So I will take a deep breath – or better yet do some yoga breathing – as I look forward to working on a more positive me.

As we approach the new year, I would like to share with you wise words from Susan Sontag in her Vassar College commencement speech in 2003.

“I haven’t talked about love. Or about happiness. I’ve talked about becoming – or remaining – the person who can be happy, a lot of the time, without thinking that being happy is what it’s all about. It’s not. It’s about becoming the largest, most inclusive, most responsive person you can be.”

A happy, healthy, and peaceful New Year to all.

Linda Hetzer is an editor and author of books on home designcrafts, and food, and coauthor of Moving On: A Practical Guide to Downsizing the Family Home

The Wisdom of Gratitude

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It’s getting to be that time of the year where we are supposed to count our blessings, but expressing gratitude year round, each and every day, has many benefits say experts on the subject.

“For many people, gratitude is difficult, because life is difficult…[but] acting grateful can actually make you grateful,” says Arthur C. Brooks in a New York Times article. That may be true, and acting grateful may help people, but it’s still difficult for many of us to incorporate the expression of gratitude into our lives.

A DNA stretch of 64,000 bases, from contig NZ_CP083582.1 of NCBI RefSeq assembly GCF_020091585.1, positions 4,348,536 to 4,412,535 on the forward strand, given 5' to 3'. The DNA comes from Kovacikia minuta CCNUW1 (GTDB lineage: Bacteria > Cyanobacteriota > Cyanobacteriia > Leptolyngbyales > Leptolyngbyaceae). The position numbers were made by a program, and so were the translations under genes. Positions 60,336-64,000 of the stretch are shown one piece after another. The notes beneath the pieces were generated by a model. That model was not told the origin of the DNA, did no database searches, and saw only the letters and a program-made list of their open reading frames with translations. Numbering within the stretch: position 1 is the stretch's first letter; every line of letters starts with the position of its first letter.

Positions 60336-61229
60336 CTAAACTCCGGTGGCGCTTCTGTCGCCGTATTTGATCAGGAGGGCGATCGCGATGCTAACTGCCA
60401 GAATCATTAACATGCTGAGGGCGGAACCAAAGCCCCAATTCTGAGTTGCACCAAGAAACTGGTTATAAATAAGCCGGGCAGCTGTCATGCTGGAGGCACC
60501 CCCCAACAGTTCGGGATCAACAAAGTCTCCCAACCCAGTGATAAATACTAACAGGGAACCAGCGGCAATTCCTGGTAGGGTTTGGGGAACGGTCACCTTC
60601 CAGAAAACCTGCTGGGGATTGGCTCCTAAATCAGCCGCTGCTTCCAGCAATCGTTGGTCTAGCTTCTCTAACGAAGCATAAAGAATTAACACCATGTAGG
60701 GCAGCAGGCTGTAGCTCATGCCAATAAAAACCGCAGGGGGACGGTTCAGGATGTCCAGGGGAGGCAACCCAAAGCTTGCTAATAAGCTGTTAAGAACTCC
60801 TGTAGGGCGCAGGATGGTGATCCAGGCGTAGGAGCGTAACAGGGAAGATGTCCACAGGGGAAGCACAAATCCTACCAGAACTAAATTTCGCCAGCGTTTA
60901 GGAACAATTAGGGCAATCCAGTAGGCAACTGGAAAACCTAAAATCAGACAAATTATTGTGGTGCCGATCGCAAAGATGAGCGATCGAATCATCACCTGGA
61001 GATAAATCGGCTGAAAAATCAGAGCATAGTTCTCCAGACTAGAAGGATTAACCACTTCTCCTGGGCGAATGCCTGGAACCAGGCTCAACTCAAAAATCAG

Robert Emmons, a leading scientific expert on gratitude, explains that gratitude has two key components. “First, it’s an affirmation of goodness. We affirm that there are good things in the world, gifts and benefits we’ve received,” and secondly, “we recognize that the sources of this goodness are outside of ourselves…We acknowledge that other people—or even higher powers—gave us many gifts, big and small, to help us achieve the goodness in our lives.”

In John Tierney’s article on gratitude at a family Thanksgiving, he notes an experiment at Northeastern University that showed that students who had been helped were more likely to volunteer to help someone else—even a complete stranger. He quotes Sonia Lyubomirsky of the University of California, who advises, “Say thank you for every thoughtful or kind gesture.” So it’s good to remember that helping others and saying thank you will help us be more grateful.

And gratitude is good for us. An article in Psychology Today states that “Studies show that we can deliberately cultivate gratitude, and can increase our well-being and happiness by doing so. In addition, gratefulness—and especially expression of it to others—is associated with increased energy, optimism, and empathy.”

For hands-on help in cultivating gratitude, you can check out “A Practical Guide To Gratitude” at Unstuck. It acknowledges that when “it’s hard to see positive forces when obstacles are blaring,” that is just the time to be grateful, to appreciate what’s not stuck about our lives.

Having read all these articles in a short time makes me feel more ready to express my gratitude. Here’s my thank-you list.

  • With all the cleaning out and decluttering we’ve been doing, I’m thankful for the stuff I have to give away, both to those struck by disaster and to those who are simply in need.
  • I’m grateful for my friends. To my best women friends, my group of women, my extended family of friends, the women I work with and the women I volunteer with, thank you to all of you who have helped me and supported me through this most trying year.